Tuesday, September 20, 2016

As usual, the aliens is us

kw: book reviews, science fiction, space aliens, speculative fiction, short stories, collections, essays

I note upon looking back through my records that I have previously read only two books by David Brin. I reckon it is time to remedy that. His recent book Insistence of Vision gathers stories and a couple of excerpts from throughout his writing career, together with brief story notes and two essays on the craft of fiction writing and his views on its value (positive, naturally, but the key is why it is valuable). The first essay is titled "The Heresy of Science Fiction" and the second, "Waging War With Reality".

One core idea from the first essay is worth abstracting: The message underlying much speculative fiction is one of two moods, either "give up and give in" or "try harder and push forward". Brin is of the latter persuasion, concluding, "…we are the rebels. We who think change might (possibly) bring good." The following 21 stories (including a novelette) and the closing essay illustrate his optimism.

Even in a rather dark story such as the title one, "Insistence of Vision", in which the punishment for certain crimes is blinding (apparently reversible) of the natural eyes, and forcible reliance on virtual reality jacked right into the brain, which is not operative in certain "free zones"; in such a story the actual message is that sanctions more humane than those now practiced might be possible, and even effective.

Here is a basic formula: Discern a trend in society, technology, fashion, or whatever, and extrapolate it to a logical conclusion…or an illogical one! It seems simple enough, and one might think it would lead to one-dimensional fiction. Most certainly it can. But the dimensions available are as numerous as human personal variation allows, and the possibilities are endless. That is just one tool of speculative fiction. Consider a visit by Martians or some similar aliens who out-Spock Mr. Spock. Emotionless, logical to a severe extreme, and they have a grievance against certain persons here on Earth (One thinks of a space probes crash-landing and injuring someone powerful. Kind of like Dorothy and her Kansas house, dropped on the Wicked Witch of the East). How might those beings take vengeance? "Mars Opposition" provides one possible scenario. The plot twist upon the narrator is a "Brin Special", the kind of eye-opening surprise he is noted for.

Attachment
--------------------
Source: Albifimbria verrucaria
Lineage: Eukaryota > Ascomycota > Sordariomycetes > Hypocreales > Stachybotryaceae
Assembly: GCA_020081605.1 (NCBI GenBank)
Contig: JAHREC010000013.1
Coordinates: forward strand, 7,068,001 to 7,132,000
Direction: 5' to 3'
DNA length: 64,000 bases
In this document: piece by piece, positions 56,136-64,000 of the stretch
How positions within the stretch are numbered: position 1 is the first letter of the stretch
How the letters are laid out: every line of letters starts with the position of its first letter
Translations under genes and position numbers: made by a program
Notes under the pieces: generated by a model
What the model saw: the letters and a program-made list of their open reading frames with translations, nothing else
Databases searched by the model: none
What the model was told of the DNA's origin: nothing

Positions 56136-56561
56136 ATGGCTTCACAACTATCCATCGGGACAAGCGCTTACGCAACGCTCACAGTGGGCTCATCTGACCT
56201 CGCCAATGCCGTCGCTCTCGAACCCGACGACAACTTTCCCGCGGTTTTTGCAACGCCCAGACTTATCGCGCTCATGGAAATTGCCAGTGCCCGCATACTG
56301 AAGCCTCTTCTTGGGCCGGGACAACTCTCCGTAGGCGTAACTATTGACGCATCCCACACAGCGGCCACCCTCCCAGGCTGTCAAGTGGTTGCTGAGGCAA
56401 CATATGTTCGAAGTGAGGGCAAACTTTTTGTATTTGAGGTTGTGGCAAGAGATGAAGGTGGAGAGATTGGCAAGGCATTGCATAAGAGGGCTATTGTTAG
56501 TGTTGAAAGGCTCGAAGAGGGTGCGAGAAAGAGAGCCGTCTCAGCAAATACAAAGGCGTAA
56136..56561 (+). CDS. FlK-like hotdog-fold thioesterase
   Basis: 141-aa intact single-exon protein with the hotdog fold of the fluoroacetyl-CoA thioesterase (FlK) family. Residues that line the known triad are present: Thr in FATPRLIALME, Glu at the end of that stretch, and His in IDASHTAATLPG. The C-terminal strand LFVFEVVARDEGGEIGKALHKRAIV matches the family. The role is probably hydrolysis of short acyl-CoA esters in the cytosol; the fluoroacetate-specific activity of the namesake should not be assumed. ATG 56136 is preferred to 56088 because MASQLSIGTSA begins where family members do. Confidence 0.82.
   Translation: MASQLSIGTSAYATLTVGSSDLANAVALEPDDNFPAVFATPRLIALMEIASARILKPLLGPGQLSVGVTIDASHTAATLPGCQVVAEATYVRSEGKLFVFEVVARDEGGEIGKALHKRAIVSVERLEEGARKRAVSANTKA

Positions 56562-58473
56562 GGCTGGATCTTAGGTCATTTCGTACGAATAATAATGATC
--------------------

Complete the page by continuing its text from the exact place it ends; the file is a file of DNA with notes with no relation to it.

What makes David Brin special is the believableness of his space aliens. That rests in the glimmer of familiarity. No matter how alien, you find yourself thinking, "I know someone like that" or "that's what I'd do!".

Looking the stories over, I find I must either summarize them all or stop here. I'd better leave more room for a reader's delight. Get this book, and do restrain yourself, so that it lasts more than a single sitting!

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